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What is the coefficient of restitution

  1. Jul 24, 2014 #1

    For a collision between two objects, the coefficient of restitution is the ratio of the relative speed after to the relative speed before the collision.

    The coefficient of restitution is a number between 0 (perfectly inelastic collision) and 1 (elastic collision) inclusive.


    The coefficient of restitution is

    [tex] \textrm{C.O.R.} =
    \frac{|\vec{v_{2f}} - \vec{v_{1f}}|}
    {|\vec{v_{2i}} - \vec{v_{1i}}|} [/tex]

    where [itex]\vec{v_{1i}}[/itex] and [itex]\vec{v_{1f}}[/itex] are the initial and final velocities, respectively, of object #1. A similar definition holds for the velocities of object #2.

    While this is a useful definition for studying collisions of particles in physics, there is an alternative used to define the C.O.R. of everyday objects. In this definition, the velocities are replaced with the components perpendicular to the plane or line of impact. In the case of a 1-d collision, the two definitions are equivalent.

    Be sure you know which definition of C.O.R. is the accepted practice in a given situation. For the remainder of this discussion, we use the definition in the equation shown above.

    For an object colliding with a fixed object or surface, [itex] v_{2i} [/itex] and [itex] v_{2f} [/itex] are zero, and the C.O.R reduces to:

    [tex]\textrm{C.O.R.} = \frac{|\vec{v_{1f}}|}{|\vec{v_{1i}}|}[/tex]

    In the center-of-mass reference frame of two objects of mass [itex]m_1[/itex] and [itex]m_2[/itex] -- and only in that frame -- the initial and final total kinetic energies are related to the C.O.R. by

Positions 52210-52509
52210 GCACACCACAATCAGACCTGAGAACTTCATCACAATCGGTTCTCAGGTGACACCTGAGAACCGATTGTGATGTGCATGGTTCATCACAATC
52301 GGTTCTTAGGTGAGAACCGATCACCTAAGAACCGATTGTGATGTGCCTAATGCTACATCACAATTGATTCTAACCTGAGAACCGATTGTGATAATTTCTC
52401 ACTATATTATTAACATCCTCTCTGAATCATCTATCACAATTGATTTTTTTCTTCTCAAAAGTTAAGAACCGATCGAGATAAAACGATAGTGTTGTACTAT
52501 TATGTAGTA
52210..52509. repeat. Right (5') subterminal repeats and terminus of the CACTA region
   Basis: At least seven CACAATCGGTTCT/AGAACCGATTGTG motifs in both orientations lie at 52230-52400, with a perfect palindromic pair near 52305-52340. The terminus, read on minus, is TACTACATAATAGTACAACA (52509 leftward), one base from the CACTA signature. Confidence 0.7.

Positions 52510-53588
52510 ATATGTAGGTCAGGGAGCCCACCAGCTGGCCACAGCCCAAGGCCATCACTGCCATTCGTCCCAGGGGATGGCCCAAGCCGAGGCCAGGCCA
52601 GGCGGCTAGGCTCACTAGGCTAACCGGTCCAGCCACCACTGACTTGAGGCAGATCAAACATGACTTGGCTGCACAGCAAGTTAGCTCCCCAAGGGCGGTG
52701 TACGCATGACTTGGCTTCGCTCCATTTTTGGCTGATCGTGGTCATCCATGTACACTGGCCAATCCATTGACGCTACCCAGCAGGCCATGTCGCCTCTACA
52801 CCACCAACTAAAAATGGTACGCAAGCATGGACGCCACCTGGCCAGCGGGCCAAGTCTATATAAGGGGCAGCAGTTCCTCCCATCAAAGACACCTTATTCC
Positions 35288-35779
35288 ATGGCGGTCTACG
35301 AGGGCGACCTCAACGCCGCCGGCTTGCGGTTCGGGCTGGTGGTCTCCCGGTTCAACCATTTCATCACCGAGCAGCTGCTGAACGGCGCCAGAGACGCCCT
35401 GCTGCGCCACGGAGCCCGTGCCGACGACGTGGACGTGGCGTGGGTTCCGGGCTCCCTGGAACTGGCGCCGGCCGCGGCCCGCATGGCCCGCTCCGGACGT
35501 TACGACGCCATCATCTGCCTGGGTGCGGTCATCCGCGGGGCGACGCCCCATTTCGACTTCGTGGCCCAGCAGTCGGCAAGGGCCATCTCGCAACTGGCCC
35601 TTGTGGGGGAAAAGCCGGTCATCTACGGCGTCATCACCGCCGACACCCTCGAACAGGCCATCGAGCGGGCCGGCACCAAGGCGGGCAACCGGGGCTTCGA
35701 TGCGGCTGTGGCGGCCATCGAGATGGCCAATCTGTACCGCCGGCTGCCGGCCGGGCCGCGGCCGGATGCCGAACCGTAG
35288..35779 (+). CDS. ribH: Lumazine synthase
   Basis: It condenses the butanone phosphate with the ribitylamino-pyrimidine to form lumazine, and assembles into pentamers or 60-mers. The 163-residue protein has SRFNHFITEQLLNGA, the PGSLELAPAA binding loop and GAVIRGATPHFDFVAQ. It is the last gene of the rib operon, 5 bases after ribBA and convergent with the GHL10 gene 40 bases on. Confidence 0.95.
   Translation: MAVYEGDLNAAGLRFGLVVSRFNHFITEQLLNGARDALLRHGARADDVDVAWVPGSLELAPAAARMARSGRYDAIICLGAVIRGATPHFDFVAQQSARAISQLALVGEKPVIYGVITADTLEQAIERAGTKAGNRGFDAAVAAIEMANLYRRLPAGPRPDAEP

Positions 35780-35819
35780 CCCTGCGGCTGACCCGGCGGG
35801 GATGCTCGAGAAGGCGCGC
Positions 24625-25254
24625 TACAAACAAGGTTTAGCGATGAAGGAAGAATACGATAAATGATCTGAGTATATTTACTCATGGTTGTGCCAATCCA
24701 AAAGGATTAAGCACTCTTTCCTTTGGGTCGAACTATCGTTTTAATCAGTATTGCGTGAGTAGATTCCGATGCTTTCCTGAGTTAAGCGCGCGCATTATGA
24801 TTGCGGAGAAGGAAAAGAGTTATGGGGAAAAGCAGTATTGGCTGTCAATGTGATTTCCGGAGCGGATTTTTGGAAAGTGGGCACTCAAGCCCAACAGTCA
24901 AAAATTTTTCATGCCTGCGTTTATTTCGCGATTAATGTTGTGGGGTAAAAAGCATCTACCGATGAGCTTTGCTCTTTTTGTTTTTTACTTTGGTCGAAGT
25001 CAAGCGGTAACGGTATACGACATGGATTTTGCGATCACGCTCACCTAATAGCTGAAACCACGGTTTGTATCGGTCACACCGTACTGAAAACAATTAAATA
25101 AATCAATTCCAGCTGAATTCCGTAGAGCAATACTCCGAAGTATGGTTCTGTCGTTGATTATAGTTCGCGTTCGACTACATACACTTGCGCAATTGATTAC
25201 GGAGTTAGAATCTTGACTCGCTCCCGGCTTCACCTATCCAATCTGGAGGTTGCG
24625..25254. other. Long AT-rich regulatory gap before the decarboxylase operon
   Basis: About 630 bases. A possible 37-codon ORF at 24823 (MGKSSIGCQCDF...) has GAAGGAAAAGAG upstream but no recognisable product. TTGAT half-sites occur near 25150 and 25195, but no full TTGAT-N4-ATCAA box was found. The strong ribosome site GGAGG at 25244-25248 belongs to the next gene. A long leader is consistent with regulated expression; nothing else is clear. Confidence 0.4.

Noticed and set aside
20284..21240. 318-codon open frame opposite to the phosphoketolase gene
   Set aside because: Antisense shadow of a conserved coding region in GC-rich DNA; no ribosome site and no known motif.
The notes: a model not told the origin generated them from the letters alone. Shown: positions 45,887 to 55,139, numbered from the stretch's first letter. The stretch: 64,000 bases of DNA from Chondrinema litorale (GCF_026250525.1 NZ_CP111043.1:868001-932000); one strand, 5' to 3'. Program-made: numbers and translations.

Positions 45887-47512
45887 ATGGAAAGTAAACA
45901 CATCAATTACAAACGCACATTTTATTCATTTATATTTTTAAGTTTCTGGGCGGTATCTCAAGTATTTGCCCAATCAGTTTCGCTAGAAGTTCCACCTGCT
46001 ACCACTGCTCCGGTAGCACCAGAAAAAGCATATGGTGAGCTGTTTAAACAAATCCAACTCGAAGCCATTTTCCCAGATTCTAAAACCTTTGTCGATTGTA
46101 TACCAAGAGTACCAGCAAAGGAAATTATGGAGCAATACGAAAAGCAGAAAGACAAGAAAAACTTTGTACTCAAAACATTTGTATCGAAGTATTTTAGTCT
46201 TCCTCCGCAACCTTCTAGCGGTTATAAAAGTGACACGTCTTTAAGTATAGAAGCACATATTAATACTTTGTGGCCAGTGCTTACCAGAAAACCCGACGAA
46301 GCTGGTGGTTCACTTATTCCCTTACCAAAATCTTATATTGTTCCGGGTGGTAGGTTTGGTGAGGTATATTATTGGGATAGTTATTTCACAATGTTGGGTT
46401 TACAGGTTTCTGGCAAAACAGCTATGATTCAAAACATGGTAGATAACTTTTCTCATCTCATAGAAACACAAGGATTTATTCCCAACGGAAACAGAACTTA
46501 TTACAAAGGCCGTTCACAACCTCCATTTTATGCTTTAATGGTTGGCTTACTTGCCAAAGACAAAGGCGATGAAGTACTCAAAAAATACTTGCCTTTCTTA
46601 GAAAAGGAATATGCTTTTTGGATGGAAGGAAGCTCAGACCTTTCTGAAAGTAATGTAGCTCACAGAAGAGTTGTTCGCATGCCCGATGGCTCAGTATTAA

[tex]\frac{KE_f}{KE_i} = \textrm{C.O.R}^2[/tex]


    [tex]KE_i \ = \ \frac{1}{2} m_1 v_{1i}^2 \ + \
    \frac{1}{2} m_2 v_{2i}^2[/tex]


    [tex]KE_f \ = \ \frac{1}{2} m_1 v_{1f}^2 \ + \
    \frac{1}{2} m_2 v_{2f}^2[/tex]

    Extended explanation

    Elastic and perfectly inelastic collisions

    The coefficient of restitution describes the inelasticity of collisions. If the C.O.R. is 1, the collision is elastic and kinetic energy is conserved. A C.O.R of zero represents a perfectly inelastic collision; after the collision the objects stick together and, in the center-of-mass frame, have zero velocity.

    Simplifying 1-d collision problems

    In a 1-dimensional elastic collision (C.O.R. = 1), the conservation-of-energy equation may be replaced with

    [tex]v_{2f} - v_{1f}
    = v_{1i} - v_{2i} [/tex]

    In other words, the relative velocity of the two particles has the same magnitude, but is reversed in direction, before and after the collision. By using this equation instead of the conservation-of-energy equation directly, the work of solving a collision problem is simplified as there are no squared velocity terms to deal with.

    * This entry is from our old Library feature. If you know who wrote it, please let us know so we can attribute a writer. Thanks!
  2. jcsd
  3. Mar 23, 2015 #2
    What does coefficient of restitution signify? on what factor does it depends?
  4. May 31, 2015 #3
    The COR represents the elasticity of an impact between two bodies,the impact being either perfectly elastic or inelastic,or somewhere in between.In terms of the numbers simply look at the equation ; its the ratio of the difference of the velocities before and after a collision or impact has happened.In more advanced mechanics classes its use is applied in the energy equations,it comes in handy,when more has more unknowns than equations and wants a closed form solution without complicating one's life with life threatening PDE's.
  5. Aug 24, 2015 #4
    Hello! Could I please ask why KEf/KEi = COR^2 instead of just COR? Thank you :)
  6. May 9, 2016 #5
    Relative with respect to what in numerator and denominator?
  7. May 10, 2016 #6


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    Because KE is mv2/2, which makes the ratio of KE's proportional to the velocities squared.
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